Wiltshire Coroner’s Inquests 1801-1920


This website contains transcripts of 5888 press reports of historic Coroner’s inquests for the period 1801-1920 in Wiltshire, England.

1801-1867 is entirely Wiltshire, 1868-1920 less thorough but primarily south Wiltshire with the odd incursion into Hampshire and Dorset.

I recommend you to subscribe to the British Newspaper Archive online, a wonderful resource for all historians. But hopefully you’ll find something to your purpose here as well!

As well as being a good family history resource, this collection contains several famous cases in Wiltshire, including the Rode Hill House murder, the Gore Cross Robbery, the first Salisbury Railway Disaster, and the brief murderous appearance in Wiltshire of Percy Toplis (the Monocled Mutineer).

Unfortunately, I did not have the staying power in my typing fingers to transcribe the multiple press reports pertaining to the Salisbury Boat Train Disaster of 1906 or the Edwin Haskell murder case of 1908, but the links here will take to you to descriptions of these.



You may Search for specific names, ie: “Smith, Emily,” though responses will be from the most recent additions to the site.

I would encourage a general trawl through the year pages, where a list of each year’s cases is given together with my own comments and pointers. Happy Hunting!

Where a report carries the phrase, “By the Foreman/Coroner/Juryman…” it means that the following sentence is evidence elicited from the witness by that person.  In other words, the Coroner is happy to allow one or two experienced gentlemen to ask questions besides himself.


Why Coroner’s Inquests?

This project is the result of my own family history research. I sought answers to a question regarding my great-grandfather, and so started looking at old newspapers on a microfiche viewer in my local library, discovering what a telling window on to the previous life is given by reports of Coroner’s inquests.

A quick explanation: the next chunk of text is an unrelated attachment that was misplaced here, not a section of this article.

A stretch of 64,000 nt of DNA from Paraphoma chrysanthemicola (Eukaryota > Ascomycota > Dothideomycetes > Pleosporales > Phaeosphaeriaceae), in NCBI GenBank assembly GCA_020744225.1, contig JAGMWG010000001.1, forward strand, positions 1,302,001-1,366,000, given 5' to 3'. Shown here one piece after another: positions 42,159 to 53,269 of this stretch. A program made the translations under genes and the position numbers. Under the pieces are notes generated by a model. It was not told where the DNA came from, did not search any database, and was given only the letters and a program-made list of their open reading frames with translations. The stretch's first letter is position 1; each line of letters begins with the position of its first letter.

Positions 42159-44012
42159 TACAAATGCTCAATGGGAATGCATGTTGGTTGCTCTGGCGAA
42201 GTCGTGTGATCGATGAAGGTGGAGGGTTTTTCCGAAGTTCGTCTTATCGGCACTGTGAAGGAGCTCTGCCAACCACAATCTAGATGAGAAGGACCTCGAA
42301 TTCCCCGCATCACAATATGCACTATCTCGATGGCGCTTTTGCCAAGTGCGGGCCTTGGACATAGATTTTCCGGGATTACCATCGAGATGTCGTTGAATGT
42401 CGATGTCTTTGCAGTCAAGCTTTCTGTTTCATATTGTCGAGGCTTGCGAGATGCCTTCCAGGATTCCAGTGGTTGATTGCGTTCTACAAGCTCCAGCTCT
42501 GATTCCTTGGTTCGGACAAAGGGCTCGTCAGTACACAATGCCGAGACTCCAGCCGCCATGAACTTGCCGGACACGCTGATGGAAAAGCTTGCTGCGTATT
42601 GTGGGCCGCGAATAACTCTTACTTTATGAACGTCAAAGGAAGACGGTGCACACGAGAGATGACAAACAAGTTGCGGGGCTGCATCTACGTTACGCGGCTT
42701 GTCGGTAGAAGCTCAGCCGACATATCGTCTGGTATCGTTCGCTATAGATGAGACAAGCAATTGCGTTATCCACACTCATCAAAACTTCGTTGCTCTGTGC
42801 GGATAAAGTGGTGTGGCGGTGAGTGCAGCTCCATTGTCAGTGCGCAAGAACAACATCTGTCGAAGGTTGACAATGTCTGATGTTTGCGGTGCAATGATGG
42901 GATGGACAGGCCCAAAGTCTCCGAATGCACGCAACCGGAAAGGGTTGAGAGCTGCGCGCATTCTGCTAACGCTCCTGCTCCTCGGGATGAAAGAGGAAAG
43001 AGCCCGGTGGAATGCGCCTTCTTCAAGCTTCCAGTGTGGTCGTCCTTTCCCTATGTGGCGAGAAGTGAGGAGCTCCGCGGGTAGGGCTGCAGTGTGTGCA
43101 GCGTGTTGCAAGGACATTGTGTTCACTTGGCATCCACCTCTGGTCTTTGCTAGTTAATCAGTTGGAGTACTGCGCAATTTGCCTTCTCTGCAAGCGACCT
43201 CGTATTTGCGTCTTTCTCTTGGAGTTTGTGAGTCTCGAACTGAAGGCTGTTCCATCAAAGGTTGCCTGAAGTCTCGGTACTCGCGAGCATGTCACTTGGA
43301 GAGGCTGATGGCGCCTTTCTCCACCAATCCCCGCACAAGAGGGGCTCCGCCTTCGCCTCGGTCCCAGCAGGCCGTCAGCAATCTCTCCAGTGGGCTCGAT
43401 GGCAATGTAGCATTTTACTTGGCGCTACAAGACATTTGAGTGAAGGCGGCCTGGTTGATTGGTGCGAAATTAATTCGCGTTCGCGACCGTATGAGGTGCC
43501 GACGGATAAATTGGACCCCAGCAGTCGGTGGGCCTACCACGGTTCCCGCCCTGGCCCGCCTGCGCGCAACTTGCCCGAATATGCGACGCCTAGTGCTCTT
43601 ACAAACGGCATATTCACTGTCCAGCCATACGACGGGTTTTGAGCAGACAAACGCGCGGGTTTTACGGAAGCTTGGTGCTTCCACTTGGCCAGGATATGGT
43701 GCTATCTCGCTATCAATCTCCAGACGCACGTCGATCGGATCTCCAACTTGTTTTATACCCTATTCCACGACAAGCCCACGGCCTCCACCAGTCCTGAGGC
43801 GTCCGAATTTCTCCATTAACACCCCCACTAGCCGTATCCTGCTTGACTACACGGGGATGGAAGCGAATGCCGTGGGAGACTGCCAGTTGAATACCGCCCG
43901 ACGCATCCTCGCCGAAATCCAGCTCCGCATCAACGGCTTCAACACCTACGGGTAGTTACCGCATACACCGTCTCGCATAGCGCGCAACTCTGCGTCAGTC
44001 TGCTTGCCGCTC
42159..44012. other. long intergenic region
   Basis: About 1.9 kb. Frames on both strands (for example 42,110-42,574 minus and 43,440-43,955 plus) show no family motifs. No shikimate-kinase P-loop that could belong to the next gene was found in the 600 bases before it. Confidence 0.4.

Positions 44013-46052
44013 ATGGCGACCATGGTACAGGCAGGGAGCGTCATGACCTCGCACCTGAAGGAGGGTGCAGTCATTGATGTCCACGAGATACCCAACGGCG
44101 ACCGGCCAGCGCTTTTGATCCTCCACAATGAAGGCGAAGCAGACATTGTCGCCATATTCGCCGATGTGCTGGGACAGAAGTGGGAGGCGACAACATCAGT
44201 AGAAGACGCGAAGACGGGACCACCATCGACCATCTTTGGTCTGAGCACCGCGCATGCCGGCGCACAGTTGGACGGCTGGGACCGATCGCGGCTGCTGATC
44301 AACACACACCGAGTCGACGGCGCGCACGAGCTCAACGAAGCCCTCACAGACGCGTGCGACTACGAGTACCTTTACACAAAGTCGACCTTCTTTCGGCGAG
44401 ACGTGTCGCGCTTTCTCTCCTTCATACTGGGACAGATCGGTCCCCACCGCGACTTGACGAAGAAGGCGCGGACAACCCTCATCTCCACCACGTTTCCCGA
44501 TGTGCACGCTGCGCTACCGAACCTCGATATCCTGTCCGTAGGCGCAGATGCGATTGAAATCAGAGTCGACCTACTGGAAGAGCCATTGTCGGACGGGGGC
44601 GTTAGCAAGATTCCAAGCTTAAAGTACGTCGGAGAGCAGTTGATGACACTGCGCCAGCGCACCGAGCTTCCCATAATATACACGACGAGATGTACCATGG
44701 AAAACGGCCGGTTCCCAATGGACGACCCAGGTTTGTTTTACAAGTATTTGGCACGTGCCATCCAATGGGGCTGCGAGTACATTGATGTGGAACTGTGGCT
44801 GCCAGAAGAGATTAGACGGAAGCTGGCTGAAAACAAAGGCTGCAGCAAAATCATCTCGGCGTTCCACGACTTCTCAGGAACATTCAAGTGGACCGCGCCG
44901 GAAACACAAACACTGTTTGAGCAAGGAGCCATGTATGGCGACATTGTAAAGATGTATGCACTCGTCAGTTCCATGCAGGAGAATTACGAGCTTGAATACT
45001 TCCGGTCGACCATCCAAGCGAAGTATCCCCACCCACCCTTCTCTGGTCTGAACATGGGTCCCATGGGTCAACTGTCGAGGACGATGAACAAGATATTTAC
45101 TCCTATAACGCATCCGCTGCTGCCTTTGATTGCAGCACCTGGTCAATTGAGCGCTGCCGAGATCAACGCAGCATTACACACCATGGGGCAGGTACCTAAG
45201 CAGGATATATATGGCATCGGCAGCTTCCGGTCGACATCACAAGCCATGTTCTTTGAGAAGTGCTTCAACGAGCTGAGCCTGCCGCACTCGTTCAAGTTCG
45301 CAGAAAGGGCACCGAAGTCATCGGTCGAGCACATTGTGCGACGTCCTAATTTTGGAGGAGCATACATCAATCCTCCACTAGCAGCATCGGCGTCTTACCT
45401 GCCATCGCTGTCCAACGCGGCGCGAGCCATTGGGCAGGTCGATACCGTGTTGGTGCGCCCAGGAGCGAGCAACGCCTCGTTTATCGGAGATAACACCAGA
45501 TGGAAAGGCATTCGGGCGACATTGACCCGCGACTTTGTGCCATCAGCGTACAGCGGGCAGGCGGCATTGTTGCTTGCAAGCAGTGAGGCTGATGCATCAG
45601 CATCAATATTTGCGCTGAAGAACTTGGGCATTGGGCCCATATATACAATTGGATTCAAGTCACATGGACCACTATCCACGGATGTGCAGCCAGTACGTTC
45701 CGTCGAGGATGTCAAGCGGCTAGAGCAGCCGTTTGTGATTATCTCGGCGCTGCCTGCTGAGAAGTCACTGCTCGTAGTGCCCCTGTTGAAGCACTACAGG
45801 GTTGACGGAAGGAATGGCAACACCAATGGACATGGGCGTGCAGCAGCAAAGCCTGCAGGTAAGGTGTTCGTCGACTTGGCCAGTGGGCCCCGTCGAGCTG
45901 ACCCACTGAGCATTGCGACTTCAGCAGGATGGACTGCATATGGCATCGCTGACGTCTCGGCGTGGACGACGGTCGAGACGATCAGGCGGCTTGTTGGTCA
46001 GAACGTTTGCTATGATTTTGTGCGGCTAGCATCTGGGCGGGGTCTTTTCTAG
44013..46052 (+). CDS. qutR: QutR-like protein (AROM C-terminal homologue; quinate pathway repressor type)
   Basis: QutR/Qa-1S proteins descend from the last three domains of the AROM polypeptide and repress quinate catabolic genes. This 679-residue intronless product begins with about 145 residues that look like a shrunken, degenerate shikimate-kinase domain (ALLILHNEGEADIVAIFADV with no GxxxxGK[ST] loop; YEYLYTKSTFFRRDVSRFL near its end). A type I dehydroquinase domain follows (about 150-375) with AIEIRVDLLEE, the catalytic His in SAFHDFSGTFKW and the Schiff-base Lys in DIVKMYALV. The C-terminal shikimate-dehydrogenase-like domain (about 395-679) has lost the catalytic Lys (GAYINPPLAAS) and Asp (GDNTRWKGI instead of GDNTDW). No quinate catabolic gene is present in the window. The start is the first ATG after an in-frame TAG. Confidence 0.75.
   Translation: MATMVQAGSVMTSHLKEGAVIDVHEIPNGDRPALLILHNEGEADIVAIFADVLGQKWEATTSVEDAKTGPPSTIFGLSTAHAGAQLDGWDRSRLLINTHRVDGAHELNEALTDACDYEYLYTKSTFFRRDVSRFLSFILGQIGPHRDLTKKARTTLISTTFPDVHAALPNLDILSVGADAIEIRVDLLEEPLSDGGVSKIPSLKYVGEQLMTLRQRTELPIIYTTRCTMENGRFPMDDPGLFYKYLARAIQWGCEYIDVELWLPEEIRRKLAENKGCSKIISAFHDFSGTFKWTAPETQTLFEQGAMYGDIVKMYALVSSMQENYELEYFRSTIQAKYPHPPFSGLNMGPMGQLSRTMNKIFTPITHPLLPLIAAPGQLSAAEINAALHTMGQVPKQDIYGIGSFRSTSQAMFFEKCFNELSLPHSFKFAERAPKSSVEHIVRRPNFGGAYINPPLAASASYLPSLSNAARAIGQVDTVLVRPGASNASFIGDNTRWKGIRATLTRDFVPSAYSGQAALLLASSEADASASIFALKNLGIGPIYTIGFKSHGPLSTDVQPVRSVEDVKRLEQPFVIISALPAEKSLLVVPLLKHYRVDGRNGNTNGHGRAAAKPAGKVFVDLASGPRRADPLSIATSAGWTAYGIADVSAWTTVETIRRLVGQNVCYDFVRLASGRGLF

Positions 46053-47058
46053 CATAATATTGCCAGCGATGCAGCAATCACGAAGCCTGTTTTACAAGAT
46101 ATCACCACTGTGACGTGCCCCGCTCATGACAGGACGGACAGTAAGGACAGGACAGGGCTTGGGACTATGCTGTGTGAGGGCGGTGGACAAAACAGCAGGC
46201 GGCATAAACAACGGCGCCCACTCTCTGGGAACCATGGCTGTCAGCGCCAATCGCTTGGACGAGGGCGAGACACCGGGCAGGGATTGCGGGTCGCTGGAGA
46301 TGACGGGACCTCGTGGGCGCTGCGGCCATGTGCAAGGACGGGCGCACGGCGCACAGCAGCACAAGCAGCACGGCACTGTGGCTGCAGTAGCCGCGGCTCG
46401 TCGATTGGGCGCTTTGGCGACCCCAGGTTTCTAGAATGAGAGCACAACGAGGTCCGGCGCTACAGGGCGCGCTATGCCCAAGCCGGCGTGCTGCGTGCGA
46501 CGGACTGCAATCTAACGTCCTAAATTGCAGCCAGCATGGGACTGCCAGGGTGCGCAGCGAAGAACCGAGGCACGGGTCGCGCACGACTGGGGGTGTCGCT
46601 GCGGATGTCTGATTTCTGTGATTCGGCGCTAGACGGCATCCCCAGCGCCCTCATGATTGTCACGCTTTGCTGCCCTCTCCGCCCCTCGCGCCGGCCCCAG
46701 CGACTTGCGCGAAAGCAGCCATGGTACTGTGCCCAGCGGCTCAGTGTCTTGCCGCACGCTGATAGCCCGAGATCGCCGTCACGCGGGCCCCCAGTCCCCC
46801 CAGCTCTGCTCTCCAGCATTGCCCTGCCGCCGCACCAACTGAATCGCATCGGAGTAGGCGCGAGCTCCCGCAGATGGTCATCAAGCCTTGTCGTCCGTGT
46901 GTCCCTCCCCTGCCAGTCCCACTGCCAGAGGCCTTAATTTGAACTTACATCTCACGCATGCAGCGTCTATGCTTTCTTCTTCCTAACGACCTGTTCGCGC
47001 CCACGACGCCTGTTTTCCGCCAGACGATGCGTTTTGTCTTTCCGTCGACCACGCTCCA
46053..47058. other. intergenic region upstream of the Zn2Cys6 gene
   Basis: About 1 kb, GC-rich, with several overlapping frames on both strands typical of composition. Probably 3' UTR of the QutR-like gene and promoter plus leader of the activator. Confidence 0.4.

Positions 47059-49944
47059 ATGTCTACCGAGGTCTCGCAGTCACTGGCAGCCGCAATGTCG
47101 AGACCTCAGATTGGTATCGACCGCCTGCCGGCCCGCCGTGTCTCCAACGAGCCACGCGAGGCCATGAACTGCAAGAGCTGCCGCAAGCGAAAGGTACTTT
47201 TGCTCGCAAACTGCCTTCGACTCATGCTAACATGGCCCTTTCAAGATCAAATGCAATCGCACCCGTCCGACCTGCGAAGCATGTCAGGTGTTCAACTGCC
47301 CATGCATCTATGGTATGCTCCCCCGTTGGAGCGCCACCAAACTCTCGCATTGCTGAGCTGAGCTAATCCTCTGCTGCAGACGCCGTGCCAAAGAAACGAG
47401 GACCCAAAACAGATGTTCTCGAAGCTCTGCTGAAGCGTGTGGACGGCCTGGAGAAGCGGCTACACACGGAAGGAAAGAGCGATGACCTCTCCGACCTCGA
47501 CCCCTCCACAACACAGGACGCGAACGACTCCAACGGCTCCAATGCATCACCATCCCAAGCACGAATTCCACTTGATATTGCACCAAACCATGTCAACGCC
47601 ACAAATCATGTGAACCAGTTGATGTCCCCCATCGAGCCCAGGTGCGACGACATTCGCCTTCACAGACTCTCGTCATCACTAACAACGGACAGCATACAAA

As the funeral Service in the Book of Common Prayer says,

“In the Midst of Life So We Are in Death.”

These reports shine a light on social injustices, on industrial advances without Health & Safety, on where certain types of work were carried out and the people involved, on healthcare or the lack of, on the common necessaries of life, and on long-remembered local disasters, and, to put it simply, how much harder life then was for ordinary working class people.

Whilst this project is extensive, it is far from complete.  The years 1801-1867 were found in the Salisbury Journal, and the later years 1868-1920 in the Salisbury Times, but I am only human and have undoubtedly missed some along the way, as no doubt the journalists of the day missed many at the time.

I hope you will find this project of use, perhaps in explaining a mystery in your family history research, or of seeing how people did this or that a century or more ago. I am sure you will understand that in transcribing such a mass of material there will be inevitable reading and typing errors, and that the interpretations given in each year’s introductions and some comments are my personal views alone.  Alan Doel.

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I acknowledge with thanks the permission of Salisbury Journal to reproduce their materials on this blog.